" time;

left)Y tube'AV in i the second stageffopf" the X counter `247i ybecomes conductive, a signalrpasses'throughthe associated 'stagepf the Y gates Z'Ijprovided that the lefttube of the- Y Y Vassoclated stagein thegY Vcoiiir1'te'r28 is also, conductive.

A -signalgdoes not pass Vthrough the stagein theQY gatesV 27rra's soci atedvgwithrtheiseconlnstage ingthe X counter 24]@ when-theflefttube. njthevassociatedstageof'the`.Y counter, Y A28 isfnon-,onductive attheltiniethat the left 'tube inthe Y second-V stage@ of; .the r XS. counter V24. becomes conductivel Y Y The,leftgtube'irr'thefrst-stage of. the'X counter 24l again becomes..V conduetiveuponfthe frintrroductri-on oliv aV Vthird izr'x pulseY This causesziawsignalsto pass through Ytheirs't stage 7 Y in the'Ytgates 127 vproviclecb thatftheileft-V tube in. .the asso- 'i 'f ciated/'stage ofthviY-counter28vgisalsocondctive atthis y i However, ansignal doesV not pass eth'rouglimthefY second stagevof the Y'gatesZTupon the introduction Tof theY dx pulse Veven fthughV the left tube in'y the i l second stage of the X counter 24 and the left tube of the associated stage in the Y counter 28 are both simultaneously conductive. The reason for this is that a signal can pass through a stage of the Y gate's 27 only when the left tube of the associated stage in the X counter 24 changes from a condition of non-conductivity to aV condition of conductivity to produce a negative pulse on' the plate of the tube. y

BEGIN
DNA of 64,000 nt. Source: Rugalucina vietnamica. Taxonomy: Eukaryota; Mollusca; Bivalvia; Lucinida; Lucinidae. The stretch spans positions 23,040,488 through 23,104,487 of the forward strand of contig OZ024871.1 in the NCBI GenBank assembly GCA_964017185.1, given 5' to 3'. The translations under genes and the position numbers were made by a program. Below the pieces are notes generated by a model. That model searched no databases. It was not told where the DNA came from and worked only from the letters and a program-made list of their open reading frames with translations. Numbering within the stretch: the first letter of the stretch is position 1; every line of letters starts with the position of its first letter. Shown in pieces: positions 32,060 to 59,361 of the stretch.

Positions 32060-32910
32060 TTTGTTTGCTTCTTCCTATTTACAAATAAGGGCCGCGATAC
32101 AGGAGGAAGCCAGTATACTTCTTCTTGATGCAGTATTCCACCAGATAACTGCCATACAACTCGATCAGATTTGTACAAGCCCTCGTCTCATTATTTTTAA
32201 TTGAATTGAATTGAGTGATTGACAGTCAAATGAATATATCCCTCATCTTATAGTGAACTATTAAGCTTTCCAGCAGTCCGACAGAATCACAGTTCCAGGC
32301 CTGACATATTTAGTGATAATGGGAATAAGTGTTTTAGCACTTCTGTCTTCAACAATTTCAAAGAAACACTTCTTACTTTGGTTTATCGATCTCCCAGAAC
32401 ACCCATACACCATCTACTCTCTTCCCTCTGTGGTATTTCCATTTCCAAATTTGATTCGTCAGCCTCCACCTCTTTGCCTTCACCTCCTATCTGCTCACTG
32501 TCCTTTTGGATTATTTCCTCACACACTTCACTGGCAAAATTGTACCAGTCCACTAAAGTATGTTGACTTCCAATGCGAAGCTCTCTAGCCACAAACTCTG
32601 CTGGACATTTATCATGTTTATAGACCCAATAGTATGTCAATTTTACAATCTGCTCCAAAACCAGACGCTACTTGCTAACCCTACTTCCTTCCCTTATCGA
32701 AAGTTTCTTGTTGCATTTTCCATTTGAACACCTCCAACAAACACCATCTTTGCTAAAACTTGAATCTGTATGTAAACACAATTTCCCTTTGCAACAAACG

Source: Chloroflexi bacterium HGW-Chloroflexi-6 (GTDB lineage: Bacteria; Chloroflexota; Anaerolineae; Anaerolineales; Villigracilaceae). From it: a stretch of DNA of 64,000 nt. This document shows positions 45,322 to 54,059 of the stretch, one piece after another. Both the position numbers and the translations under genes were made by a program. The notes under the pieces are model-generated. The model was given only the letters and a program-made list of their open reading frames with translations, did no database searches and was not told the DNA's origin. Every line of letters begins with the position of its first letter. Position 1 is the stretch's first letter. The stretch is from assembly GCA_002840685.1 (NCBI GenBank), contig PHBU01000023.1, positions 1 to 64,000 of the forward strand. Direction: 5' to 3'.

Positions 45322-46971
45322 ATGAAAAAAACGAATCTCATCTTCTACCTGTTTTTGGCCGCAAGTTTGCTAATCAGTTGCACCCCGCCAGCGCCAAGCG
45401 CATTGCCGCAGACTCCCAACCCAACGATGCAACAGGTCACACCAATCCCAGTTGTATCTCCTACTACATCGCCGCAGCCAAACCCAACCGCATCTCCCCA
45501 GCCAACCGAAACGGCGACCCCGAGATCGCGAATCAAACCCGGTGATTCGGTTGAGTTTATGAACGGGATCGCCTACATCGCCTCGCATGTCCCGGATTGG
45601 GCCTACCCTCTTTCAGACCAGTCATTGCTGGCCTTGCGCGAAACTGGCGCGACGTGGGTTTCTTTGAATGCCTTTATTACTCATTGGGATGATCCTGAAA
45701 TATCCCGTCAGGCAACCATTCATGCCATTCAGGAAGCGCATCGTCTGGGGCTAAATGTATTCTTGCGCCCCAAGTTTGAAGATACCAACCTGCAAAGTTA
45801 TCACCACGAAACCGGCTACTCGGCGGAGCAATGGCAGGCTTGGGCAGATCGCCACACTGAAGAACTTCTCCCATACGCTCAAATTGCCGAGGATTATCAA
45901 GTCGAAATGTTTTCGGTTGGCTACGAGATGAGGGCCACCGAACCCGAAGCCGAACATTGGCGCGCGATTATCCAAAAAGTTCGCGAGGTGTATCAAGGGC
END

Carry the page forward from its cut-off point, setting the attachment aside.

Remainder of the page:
The introduction of the fourth dx pulse to the X counter 24 causes the right tube in the rst stage of the counter to become conductive. The resultant negative pulse of voltage on the plate of the right tube in the first stage triggers the second stage into its alternate state of operation so that the right tube in the second stage becomes conductive. This in turn causes the third stage in the X counter 24 to become triggered so that the right tube in the third stage becomes cut ot and the left tube becomes conductive. When the left tube 'in the third stage becomes conductive,` a signal passes through the associated third stage in the Y gates 27 provided that the left tube of the associated stage in the Y counter 28 is also conductive at this time. If the left tube of the associated stage in the Y counter 28 is not conductive at this time, a signal does not pass through the third stage in the Y gates 27 when the left tube of the third stage in the X counter 24 becomes conductive.